Buildings like this speak of a very different Manchester. As the town expanded in the early industrial period, these areas, a mile and a half from St Ann’s Square became upper middle class suburbs, in reach of town but by the side of the pretty Cornbrook stream. Pooley’s Houses were surrounded by elaborate gardens, and by a private park, Cornbrook Park – local householders had jobs such as sharebroker, engineer, auctioneer, merchant and attorney.
Now, in the council suburb of St George’s these buildings are valuable as a reminder of a different past and, obliquely, of Peterloo. They’re the sort of structure which too often have been deliberately allowed to fade before being sneakily demolished. Places such as St George’s need them: they should be made the focus of the whole place, be a resource for the local schools, a prop for local pride.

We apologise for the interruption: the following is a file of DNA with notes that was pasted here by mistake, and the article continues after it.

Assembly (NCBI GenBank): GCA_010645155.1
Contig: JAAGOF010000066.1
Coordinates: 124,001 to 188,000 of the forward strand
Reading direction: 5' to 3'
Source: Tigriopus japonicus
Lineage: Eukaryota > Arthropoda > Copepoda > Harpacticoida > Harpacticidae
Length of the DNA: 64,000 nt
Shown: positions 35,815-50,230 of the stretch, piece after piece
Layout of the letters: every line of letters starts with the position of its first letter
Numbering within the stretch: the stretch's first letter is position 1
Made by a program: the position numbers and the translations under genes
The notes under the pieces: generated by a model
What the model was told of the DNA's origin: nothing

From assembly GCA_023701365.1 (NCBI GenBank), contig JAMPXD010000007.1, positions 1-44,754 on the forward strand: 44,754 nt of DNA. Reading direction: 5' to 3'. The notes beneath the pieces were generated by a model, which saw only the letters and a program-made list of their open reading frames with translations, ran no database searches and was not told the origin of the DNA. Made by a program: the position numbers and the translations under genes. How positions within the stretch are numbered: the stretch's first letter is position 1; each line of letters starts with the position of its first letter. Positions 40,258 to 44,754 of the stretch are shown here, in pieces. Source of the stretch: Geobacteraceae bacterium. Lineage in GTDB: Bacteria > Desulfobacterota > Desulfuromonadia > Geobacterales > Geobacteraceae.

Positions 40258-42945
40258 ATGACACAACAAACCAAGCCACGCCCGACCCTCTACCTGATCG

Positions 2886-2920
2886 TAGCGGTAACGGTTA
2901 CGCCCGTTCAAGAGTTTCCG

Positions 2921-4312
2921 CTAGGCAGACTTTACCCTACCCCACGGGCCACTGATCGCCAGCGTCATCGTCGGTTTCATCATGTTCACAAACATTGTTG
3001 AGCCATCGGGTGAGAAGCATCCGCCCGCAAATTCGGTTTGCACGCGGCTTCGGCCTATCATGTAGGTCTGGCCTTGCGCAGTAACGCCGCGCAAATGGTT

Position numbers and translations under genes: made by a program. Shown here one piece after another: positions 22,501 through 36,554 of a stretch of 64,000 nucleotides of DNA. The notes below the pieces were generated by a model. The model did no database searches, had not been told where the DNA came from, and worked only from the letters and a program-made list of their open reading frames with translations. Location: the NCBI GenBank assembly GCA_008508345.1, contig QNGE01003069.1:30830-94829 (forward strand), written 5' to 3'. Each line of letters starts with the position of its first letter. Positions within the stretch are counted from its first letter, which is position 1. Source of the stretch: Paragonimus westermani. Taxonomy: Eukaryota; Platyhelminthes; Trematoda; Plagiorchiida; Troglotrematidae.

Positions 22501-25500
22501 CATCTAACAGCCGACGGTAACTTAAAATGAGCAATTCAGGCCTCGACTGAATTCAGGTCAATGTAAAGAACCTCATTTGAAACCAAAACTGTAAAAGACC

So, let’s keep an eye on Pooley’s Houses shall we? Let's maybe start a campaign. They are in a shocking state. Yes, it's important that Peterloo has been commemorated by the million-pound monument raised by Jeremy Deller, between the Midland Hotel and Manchester Central (read more here), but let's not forget other landmarks in less-fashionable parts of the city. For a start, why not put up some sort of noticeboard or plaque to mark a significant part of the Manchester story and give context to St George's Park?
Surely that is not asking too much?
This is an updated version of an earlier article on the same subject.